Native Andeans

Indians, or the native inhabitants of the Andes are the most well known of all ethnic groups.  It is important to note that "Indian" and "Native" are extremely general terms that are used because it would be impossible to talk about every family group of people that lived in the Andes before the arrival of the Spanish.  In most Andean countries, Indians make up the biggest disadvantaged ethnic group.  The Inca Empire is starting place of most people's knowledge about the time before European invasion.  Like any Empire, the Incas conquered and took over indigenous peoples they encountered, destroying local cultures and ancient history altogether.  Historians and anthropologists have a hard time piecing together pre-Incan history, but more is being learned.

The Incas

What scholars have of the Inca civilization is from Spanish records or the History of the Inca as told by themselves.  This is not always as good as it seems for scholars however.  The Inca wrote their history to glorify their own empire leaving out the stories and cultures of the people they conquered.  One Inca myth states that a few of their barbaric neighbors resisted incorporation into the empire (Berghe 31).  This myth seems simple enough.  The Incas were a powerful culture.  But, historians digging for the truth have made theories that contradict this myth.  Extensive archaeological research has found evidence of many other advanced civilizations around the Andean area (Berghe 31).  The Incas established an ayllus system based on a patriarchal group of of people related to the Inca emperor, who in turn ruled their own local communities.  The society that emerged out of Inca domination was very organized with an emphasis on efficiency.  Different conquered groups of Indians were moved around within the empire to make better use of their economic skills.  For example, a tribe skilled at weaving fabrics and making clothes would be moved closely to lands inhabitable for animals , whose hair is used to make wool.  This makes cultural identity a very local identity for these people.  These traditions of Native Andeans persist today.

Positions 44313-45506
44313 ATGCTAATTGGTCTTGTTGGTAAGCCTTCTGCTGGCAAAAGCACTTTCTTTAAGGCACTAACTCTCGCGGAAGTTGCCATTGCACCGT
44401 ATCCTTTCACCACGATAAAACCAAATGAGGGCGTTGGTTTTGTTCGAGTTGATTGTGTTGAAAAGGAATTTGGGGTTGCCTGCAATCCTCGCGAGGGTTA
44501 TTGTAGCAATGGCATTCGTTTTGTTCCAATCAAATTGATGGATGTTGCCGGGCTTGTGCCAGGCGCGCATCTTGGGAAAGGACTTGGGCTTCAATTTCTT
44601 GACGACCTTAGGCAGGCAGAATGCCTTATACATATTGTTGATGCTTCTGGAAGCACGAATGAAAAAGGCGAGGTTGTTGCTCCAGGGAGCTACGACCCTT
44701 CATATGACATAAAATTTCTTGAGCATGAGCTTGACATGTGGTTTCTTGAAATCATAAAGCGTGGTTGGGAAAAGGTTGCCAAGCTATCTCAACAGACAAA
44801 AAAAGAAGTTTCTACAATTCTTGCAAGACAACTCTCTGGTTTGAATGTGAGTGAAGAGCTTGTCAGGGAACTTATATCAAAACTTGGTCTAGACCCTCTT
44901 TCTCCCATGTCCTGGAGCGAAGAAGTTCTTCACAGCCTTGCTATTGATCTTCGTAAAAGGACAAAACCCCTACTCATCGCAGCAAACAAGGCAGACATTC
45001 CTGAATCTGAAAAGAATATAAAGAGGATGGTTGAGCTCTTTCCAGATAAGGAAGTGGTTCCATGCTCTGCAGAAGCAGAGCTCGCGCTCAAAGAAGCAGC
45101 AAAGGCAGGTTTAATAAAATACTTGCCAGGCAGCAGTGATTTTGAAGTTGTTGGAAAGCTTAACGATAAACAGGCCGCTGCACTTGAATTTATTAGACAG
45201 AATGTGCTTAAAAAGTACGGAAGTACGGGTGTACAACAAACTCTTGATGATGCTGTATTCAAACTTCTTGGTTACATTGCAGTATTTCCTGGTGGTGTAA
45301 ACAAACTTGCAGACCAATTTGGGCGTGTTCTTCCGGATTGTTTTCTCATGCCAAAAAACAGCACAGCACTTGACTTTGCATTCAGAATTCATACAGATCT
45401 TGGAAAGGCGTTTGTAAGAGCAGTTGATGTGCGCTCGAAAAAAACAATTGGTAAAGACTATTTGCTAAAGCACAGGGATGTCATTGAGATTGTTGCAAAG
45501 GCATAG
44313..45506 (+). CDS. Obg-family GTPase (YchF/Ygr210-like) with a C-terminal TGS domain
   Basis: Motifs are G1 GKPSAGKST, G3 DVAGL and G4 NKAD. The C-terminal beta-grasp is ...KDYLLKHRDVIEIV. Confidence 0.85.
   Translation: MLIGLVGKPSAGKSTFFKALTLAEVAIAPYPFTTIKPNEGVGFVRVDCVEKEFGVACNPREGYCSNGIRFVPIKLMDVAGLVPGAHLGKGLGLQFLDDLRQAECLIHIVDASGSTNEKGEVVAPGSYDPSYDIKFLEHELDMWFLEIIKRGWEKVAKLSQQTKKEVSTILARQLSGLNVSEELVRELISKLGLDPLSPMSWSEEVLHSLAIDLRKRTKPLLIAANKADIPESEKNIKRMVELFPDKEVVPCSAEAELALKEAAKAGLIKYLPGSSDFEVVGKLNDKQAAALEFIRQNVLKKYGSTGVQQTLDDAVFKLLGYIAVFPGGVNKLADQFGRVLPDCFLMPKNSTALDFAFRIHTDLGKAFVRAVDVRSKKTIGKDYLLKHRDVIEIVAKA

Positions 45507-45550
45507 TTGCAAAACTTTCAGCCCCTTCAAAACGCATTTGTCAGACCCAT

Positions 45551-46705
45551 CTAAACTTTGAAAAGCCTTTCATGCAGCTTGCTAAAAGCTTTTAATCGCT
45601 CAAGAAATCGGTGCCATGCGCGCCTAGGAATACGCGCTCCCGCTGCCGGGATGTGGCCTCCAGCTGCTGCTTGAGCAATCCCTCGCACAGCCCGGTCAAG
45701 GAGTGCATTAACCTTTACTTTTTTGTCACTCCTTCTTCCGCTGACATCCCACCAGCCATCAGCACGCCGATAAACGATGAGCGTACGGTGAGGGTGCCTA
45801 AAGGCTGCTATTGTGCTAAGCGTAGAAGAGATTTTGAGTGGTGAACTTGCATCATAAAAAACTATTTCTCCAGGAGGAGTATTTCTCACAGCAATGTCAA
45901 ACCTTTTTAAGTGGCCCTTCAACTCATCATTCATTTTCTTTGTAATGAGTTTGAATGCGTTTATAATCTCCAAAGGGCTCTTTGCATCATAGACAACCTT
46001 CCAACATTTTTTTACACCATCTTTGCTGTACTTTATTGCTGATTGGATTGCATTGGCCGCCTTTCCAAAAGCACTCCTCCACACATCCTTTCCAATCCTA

The Coming of the Spanish

The Spanish arrival in the Ands is also very well known to most people.  What child doesn't learn about the conquistadors and Francisco Pizarro.  What people may not know is that many Indians learned how to survive with their life and culture almost unchanged.  They had been conquered and conquered again by the Inca, And now by the Spanish.  The local people adapted with some ease, as well as conflict to the culture of the Spanish colony.  Many Native Andeans worked with the local courts set up by the Spanish government.  Native people would take land disputes and complaints to the courts and win many times.  Religion definitely followed this example of integration.  Religious customs of the Inca and subsequent groups of Indians were combined with Spanish Catholicism.  For example, many local villages have their own traditional practices.  There are also Spanish priests that give traditional Catholic Baptisms and mass.  Many of these priests realize that they cannot attack local religion head on (Berghe 154).  Even though the priests exist side by side native religion, cultural conflicts do happen.  Even today, cases of priests who have tried to forbid certain practices they saw as pagan or immoral and who have been forced to leave towns are not uncommon (Berghe 154).

For more information on native transgression and uprising in the Andes, go to the current topics section of this web site.